“Setting up for Success” is a series of snack-sized, task-oriented articles curated aroundspecific accounting workflows and the fundamental concepts behind them.
We recommend watching all of the videos in order as a setso you can confidently complete the specified tasks in QuickBooks Online.If you do decide to skip ahead to specific sections, set aside time to go back and read the article in its entirety so you have a firm grasp of the fundamental process end-to-end.
For this set of videos, there are no exercises to follow along with. Instead, we insist you simply absorb the broader accounting and workflow concepts introduced in this article. Taking a few minutes to contextualize your business within the broader “how’s” and “why’s” of accounting will go a long way in preparing you for sustain success. So sit back, relax, and let it all sink in.
Resist the urge to jump right into processing transactions. We know you’re excited, but be patient -- make sure you understand each step of the process end-to-end.
Every time you record a transaction, train yourself to double-check where money is coming from and where it's going (i.e. payor, payee, “deposit to” account, etc). Categorizing transactions correctly so they end up in the appropriate account is the only way to guarantee your sales and expense reports are accurate.
Sub-accounts are a great way to keep accounts organized and track income and expenses in greater detail. You can designate parent and sub-accounts in your Chart of Accounts (learn more in “Creating and Managing Accounts”). When you add transactions, make sure they're added to the sub-account and not the parent account, which is meant to aggregate the total of the subs.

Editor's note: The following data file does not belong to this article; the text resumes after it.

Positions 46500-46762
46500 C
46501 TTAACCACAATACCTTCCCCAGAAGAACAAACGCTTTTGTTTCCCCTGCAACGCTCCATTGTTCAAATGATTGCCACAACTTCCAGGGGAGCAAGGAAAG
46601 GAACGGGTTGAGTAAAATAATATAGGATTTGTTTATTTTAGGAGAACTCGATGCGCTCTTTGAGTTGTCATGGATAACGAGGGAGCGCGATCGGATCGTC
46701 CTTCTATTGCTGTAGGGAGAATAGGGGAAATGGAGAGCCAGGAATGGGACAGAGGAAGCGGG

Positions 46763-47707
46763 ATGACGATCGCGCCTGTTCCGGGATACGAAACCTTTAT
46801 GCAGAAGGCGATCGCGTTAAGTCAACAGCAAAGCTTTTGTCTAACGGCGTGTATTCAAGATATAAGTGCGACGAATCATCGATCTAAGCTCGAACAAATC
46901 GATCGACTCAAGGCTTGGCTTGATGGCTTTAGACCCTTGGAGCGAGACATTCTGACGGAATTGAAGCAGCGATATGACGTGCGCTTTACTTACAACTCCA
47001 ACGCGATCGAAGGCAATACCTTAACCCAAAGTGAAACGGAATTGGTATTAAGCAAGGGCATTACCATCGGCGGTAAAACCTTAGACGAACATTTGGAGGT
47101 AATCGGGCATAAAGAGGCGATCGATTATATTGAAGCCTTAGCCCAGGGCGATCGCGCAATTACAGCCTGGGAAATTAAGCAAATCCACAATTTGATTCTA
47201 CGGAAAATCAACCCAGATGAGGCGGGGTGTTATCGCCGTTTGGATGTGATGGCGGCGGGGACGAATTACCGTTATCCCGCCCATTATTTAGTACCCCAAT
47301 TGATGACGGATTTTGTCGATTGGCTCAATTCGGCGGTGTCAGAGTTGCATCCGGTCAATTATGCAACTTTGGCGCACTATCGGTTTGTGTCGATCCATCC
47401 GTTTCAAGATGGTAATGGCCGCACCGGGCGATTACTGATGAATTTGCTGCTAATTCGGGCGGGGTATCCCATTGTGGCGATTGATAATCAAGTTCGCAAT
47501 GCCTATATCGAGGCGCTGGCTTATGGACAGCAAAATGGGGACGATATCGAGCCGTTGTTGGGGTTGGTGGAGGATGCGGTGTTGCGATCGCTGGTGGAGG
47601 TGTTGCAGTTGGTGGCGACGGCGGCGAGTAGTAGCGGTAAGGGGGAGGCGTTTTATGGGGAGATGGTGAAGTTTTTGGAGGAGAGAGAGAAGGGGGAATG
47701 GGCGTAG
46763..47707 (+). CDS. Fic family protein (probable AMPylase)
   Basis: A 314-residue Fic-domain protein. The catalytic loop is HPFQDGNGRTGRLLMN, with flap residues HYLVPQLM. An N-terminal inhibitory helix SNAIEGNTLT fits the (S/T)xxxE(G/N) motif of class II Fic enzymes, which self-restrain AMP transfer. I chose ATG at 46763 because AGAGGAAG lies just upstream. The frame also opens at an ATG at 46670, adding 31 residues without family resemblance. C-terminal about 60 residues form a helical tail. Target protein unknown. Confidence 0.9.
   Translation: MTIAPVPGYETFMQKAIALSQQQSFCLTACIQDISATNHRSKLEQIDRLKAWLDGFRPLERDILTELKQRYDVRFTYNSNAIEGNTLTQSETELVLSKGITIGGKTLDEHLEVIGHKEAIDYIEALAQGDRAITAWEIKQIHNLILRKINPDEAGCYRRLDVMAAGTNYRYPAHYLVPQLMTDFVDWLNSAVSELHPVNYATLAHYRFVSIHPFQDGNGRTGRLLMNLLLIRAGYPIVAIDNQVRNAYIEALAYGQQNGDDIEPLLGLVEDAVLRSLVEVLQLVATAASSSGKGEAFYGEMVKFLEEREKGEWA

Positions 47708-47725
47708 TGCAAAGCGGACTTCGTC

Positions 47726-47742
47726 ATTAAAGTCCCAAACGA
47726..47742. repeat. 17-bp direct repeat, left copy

Assets are tangible and intangible things you use for your business over and over again, such as computers, company cars and office furniture. While these items are initially a cost to your business, they have lasting value.
Expenses are things you spend money on for your business, but you aren’t able to use them over and over again. This includes things like rent and utilities.
Separating accounts not only provides accurate, detailed financial data, the practice helps you stay compliant in the case of an audit.
For instance, if you plan to work with Independent Contractors (classified as Vendors in QuickBooks), you need to create a specific expense account for their expenses. When it’s time to create their1099s, you'll need to tell the IRS about those payments which should be kept completely separate from normal employee payments.
The next two are terms may sound familiar, but you may not know how they related to accounting. Debits and credits essentially describe how transactions impact an account – debits refer to money drawn from an account while credits refer to the opposite, money put into another. Luckily, you don’t have to know these because QuickBooks does all the heavy lifting for you.
The Chart of Accounts (also referred to as the CoA) is a powerful tool – it's essentially the database for all your accounts that dictates how transactions are categorized. This is where you organize existing accounts or create new ones.